Flynn-Putin Dinner: Russian Leader Had No Idea Who U.S. General Was, Says RT Chief

Russian President Vladimir Putin (R) sits next to retired U.S. Army Lieutenant General Michael Flynn (L) as they attend an exhibition marking the 10th anniversary of the RT (Russia Today) television news channel in Moscow, Russia, December 10, 2015. Sputnik/Mikhail Klimentyev/Kremlin/Reuters

President Donald Trump's former national security adviser Michael Flynn has become a major lead for the U.S. investigation into alleged collusion between the Trump campaign team and Russia.

Flynn was dismissed from Trump's administration in record time earlier this year after misleading the vice president about his contact with the Russian Embassy—and he pleaded guilty to lying to the FBI about the issue Friday.

Flynn's meetings with Russian ambassador Sergey Kislyak was one of a series of events that called into question his positions on Russia—his decision to attend broadcaster RT's anniversary dinner in 2015, where he was pictured sitting next to Putin, also caused controversy.

Since Flynn's plea deal Friday, the photo has resurfaced, with a Russian attendee at the event saying it signifies nohing untoward. The view from Moscow is that the seating arrangement at the state outlet's party was coincidence.

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Margarita Simonyan, editor in chief of RT, said over the weekend, that Putin and Flynn didn't speak at the gala, Russian state news channel Rossiya 24 reported. ""I sat nearby. [Putin] did not speak to him about anything. We had a program and a loud video on," she said, referring to the presentation in the room. "What is more, Putin did not know who [Flynn] was at all."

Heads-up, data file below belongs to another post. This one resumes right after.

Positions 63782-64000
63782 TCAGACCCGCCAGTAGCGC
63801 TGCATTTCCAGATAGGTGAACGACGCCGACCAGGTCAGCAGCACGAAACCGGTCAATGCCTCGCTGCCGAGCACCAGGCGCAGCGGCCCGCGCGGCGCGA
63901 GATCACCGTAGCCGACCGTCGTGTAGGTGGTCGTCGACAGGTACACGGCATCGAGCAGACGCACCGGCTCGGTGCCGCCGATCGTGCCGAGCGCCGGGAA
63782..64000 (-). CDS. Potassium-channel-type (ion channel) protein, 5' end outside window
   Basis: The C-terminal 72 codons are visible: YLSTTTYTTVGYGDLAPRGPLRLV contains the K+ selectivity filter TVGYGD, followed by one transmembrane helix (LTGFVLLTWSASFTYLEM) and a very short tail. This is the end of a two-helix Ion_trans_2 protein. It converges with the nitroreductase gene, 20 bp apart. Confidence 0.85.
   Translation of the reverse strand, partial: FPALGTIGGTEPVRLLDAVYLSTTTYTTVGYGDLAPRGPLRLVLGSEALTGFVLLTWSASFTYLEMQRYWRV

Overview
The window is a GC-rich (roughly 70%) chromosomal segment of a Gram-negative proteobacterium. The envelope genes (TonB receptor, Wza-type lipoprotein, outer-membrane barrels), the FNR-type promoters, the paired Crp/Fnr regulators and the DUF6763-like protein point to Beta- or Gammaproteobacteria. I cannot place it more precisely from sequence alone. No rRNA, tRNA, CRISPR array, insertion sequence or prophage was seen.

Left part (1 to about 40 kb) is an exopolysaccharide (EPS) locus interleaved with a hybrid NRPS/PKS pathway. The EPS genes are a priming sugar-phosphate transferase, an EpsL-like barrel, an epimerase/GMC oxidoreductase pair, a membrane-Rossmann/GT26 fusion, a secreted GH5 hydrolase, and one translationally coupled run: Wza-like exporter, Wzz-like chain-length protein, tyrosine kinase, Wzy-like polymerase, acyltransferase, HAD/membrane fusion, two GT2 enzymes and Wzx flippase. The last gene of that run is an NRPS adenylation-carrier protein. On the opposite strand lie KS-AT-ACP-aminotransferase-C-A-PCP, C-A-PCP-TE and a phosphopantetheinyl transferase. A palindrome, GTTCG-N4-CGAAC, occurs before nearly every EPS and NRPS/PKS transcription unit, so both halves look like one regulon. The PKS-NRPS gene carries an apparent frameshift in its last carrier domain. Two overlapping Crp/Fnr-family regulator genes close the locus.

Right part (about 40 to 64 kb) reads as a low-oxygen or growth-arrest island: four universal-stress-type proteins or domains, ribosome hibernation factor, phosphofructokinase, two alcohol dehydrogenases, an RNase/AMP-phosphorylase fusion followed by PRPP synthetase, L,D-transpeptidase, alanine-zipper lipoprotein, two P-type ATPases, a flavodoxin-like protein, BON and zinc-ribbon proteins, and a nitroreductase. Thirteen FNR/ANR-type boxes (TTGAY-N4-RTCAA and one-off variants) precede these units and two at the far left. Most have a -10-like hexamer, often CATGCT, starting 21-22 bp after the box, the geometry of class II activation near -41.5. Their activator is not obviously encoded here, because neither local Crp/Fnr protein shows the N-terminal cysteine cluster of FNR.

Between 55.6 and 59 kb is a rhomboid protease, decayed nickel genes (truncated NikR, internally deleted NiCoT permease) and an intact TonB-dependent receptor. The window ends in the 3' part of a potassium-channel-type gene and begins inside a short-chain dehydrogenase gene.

Putin has previously made the same claim, saying he was not informed that he would be seated next to Flynn, the former Director of the Defense Intelligence Agency, before the event. Flynn was not there in an official capacity as he had been fired by then-President Barack Obama and chose to attend the event celebrating a broadcaster that the U.S. has since asked to register as a foreign agent.

"On the way to the table I told him, 'Next to you will sit Emir Kusturitsa and Michael Flynn, the former head of the military intelligence of the U.S.'," Simonyan said, recalling her talk with Putin that day.

According to her, an "amazed" Putin responded with: "Military intelligence? Seriously?"

"He shook hands with everyone as he always does, watched our program, gave his speech and left. That is the whole story," Simonyan concluded.

Not only has Flynn's invitation and decision to attend the event been called into question by experts, but former diplomats in Russia have dismissed the idea that a former U.S. security chief would be sat next to Putin at a state function and the president would not be briefed.

"Putin appeared to be at a roundtable of only 10 with Flynn," the ex-British Ambassador to Russia, Sir Roderic Lyne told Newsweek in June. "Kremlin officials will have vetted the seating plan with great care. Putting Flynn in the place of honor to the president's right can in no way have been chance or accident, but must have been intended to flatter him."